The Dance Lesson
Teachings of a Three Year Old.
by Hal Evan Caplan
May 29, 2007
My son is my Teacher and he holds that title for a reason. I am actually amazed at the number of lessons that he teaches me. Most of the time, I am blindsided by the lesson, not realizing it is taking place at that moment. My teacher is quite good at pointing out what should be "the obvious".
My teacher loves to dance...and dance he does. He dances any chance he gets, but this should not surprise me since my wife has been a dance teacher for over 15 years. Because she continued to teach just before he was born, she and I had an ongoing joke during her pregnancy. The joke was that our little boy was going to come out dancing.
Since my wife is a dance teacher, she introduced a wide variety of music to him, pre and post birth. This ranged from Pop, Rap, Dance, Techno, Country, Big Band/Swing and Classic Rock. To date, Brian Setzer and his former band, "The Stray Cats", is his favorite music of all. Since they originally recorded in the late 1980's, Brian has gone solo, but the style of his music is still Big Band...My Teacher LOVES Big Band music.
During the periods when we are in the house, it is not hard to figure out where my Teacher is. All I have to do is listen. It's so funny that at three years old, he is already being told to turn down his music. However, besides the obvious answer of hearing the music "blaring" from his room, the blaring itself is not what I'm talking about. It is the loud thumping sounds coming from his bedroom upstairs, due to his dancing. Sometimes he enjoys dancing by himself. I like to think that he is practicing during these times, but most of the time not only does he enjoy an audience, but requires one.
Sometimes, if I am resting on the couch, he will stop his music and come downstairs and round me up as his audience to watch. If I don't budge from the couch, he sets off in a series of actions where the end result is me on the floor. At that point, it is pointless to get back on the couch and I might as well go watch his moves.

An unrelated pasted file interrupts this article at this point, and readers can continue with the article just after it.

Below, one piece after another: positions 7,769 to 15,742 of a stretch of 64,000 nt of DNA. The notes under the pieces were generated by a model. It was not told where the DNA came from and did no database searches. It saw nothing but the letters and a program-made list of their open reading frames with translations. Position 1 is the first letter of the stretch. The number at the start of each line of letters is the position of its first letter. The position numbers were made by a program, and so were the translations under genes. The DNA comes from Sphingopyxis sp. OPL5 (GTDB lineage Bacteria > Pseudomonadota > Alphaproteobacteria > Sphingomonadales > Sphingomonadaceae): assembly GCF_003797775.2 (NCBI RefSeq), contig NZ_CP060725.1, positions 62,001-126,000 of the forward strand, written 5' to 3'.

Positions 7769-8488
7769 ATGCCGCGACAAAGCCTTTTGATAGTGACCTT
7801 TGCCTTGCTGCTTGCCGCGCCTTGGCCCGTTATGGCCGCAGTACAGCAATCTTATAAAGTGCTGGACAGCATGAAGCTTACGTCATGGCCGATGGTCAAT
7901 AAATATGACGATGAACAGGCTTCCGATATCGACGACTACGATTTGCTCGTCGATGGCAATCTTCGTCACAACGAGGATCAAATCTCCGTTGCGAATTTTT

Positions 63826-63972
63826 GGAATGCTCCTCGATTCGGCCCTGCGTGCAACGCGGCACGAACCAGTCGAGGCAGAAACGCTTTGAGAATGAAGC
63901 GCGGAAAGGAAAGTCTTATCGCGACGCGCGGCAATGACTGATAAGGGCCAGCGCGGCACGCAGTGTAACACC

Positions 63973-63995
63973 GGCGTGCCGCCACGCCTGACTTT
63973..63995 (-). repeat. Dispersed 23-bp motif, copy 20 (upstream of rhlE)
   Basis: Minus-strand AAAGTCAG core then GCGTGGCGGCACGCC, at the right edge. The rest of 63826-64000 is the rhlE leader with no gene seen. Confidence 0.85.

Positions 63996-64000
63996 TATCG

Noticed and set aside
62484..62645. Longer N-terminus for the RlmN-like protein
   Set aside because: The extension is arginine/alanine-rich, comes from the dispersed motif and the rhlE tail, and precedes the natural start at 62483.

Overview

During a recent visit to the local mall, my Teacher, my wife and I decided to get something to eat from the food court. The time that we chose to eat happened to be around dinnertime, so the food court was very busy and we were lucky to find a table. As it turned out, the table was on the outskirts of the food court, near some stores. We didn?t realize it at the time, but these stores play loud Dance and Techno music to attract people to come in.
Apparently, my wife and I had tuned out this music and thought nothing of it. BUT it seemed that my teacher was NOT going to waste such a good opportunity. He decided that it was not a good time to eat, but rather the BEST time to dance. Not really aware of it, the lesson that I was to learn was about to begin, whether I liked it or not.
My teacher jumped up and shimmied over to an area where there was an opening in the middle of a handful of tables and began to dance. Now, I'm not talking about a little "head-bobbing action", I mean full-out dancing. He was pushing off the tables using them as props in his dance and even occasionally dropping to the floor and showing off some of his slick moves. Then, he began to hop and sway and skip and laugh. I noticed that people started to point; giggle and a small crowd began to gather.
I'm not 100% sure how my wife felt at that moment. Her face was blank as she watched. I could be wrong, but for a second, I was sure her mouth was dropped open. Because she is a dance teacher, I think she was proud and also feeling a little embarrassed at the same time. I, on the other hand felt embarrassed; therefore, I raced over to my teacher and began to let him know that what he was doing was not a good idea.
"You can't do that". I said in a low tone.
"Sure I can." He replied
"Stop it!" I continued.
"Dad, I'm just dancing." He expressed.
"But everybody is watching." I conveyed.
"So, Dad...who cares, I just like to dance." He voiced.
"All I want to do is just dance". He continued.
"But, you are in the way of all these people". I said back, hoping this statement would make him understand.
"No I'm not." He replied.
"Yes you are, look at all of these people around here - you are in their way." I repeated.
"But Dad, they stopped to watch me, I didn't stop them." He returned.
He actually had a valid point...
Finally, he decided to eat his dinner and came back to the table after "all of his energy was out", as he put it.
"Weren't you embarrassed by all of those people watching?" I asked.
"What does 'embarrassed' mean?"
"It means 'silly' - didn't you feel silly dancing in front of those people?' I said, rewording my question to him.
"Why would I feel silly, all I was doing was just dancing."
Okay, once again his point was well taken and I learned my lesson...
In a nutshell: Don't be embarrassed to be yourself; especially, doing what you love to do.
About the Author:
Originally from Colorado; now residing in Alabama. Hal is married and has a son. Hal loves the outdoors and is always willing to learn...and of course, always learns from his son.
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